You don’t need science fiction to move us toward One Earth. We all want security, safety, the chance to express ourselves and share our gifts with the world. We want to be able to provide for ourselves and our families at work that is meaningful, and be treated with dignity by our employers. The concerns of the vast majority of people, on a daily basis, are the same in our One Earth.
We have the technology to provide food and medical care to every person on the planet – what we lack is the corporate will and the political motivation to do so. ISIS dominates global headlines, but we treat it as a series of local problems. We make nice talk from time to time about how we are all citizens of the same planet, but our insistence on emphasizing our arbitrary separations keeps us from finding cooperative solutions. If we recognize that our Earth is getting smaller all the time, why do we find the gulfs between us as large as ever? For example, ISIS is not a Syrian problem, or a French problem or a Belgian problem – what they do is against humanity, and we disrespect the humanity of their victims when we refuse safe harbor to those refugees looking to escape their tyranny, or when we fail to take cooperative action against the perpetrators. When we are aware of injustice, but lack the political will to correct it, we become silent partners in the crimes.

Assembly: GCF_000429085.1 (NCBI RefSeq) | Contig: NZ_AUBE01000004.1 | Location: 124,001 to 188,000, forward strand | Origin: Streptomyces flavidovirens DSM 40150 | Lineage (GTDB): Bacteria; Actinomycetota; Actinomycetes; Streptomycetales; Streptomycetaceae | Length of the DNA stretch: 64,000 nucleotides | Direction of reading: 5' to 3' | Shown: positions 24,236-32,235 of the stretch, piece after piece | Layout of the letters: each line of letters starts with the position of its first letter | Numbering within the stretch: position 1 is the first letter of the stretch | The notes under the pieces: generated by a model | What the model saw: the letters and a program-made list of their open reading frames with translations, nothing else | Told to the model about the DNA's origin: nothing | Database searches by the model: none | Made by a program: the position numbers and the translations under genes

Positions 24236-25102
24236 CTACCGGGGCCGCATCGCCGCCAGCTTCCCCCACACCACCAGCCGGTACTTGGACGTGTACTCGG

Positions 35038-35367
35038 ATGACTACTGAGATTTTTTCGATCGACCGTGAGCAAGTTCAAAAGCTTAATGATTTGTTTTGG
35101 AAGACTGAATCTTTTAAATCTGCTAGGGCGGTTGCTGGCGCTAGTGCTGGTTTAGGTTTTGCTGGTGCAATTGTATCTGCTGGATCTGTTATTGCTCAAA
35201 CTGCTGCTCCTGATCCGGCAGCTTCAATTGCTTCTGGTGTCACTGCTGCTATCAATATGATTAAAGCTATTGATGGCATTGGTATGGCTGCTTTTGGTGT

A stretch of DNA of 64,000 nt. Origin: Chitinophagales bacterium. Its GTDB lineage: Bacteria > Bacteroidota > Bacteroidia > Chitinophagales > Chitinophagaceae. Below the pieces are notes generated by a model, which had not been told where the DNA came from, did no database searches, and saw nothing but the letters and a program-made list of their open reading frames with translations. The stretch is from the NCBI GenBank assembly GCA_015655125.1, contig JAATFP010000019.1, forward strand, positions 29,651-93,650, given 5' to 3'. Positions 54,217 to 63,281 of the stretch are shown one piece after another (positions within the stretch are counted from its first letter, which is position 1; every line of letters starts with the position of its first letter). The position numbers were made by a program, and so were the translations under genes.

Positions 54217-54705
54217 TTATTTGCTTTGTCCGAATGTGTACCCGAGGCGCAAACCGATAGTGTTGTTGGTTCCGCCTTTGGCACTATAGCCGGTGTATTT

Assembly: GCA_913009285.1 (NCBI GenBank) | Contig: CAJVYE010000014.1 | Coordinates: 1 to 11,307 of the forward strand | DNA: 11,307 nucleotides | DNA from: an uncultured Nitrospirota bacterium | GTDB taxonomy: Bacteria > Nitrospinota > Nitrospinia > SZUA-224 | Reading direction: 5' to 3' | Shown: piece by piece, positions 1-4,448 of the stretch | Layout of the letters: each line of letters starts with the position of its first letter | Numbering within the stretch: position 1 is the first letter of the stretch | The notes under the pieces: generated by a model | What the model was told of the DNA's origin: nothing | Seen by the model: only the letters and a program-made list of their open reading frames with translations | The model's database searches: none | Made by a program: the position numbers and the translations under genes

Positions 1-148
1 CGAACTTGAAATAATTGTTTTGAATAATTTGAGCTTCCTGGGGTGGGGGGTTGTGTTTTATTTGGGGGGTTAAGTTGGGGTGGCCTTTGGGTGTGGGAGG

This wasn’t meant to become a preachy post about world politics, rather, it is a call to put aside the limitations of world politics. The idea of unified planetary politics need not be one of the weaknesses of science fiction; it could be an aspiration. And the truth of the matter is that until we begin to act on the aspiration, it is unlikely that we will ever achieve the grander visions that science fiction provides to us – and more likely that we will realize the dystopian visions.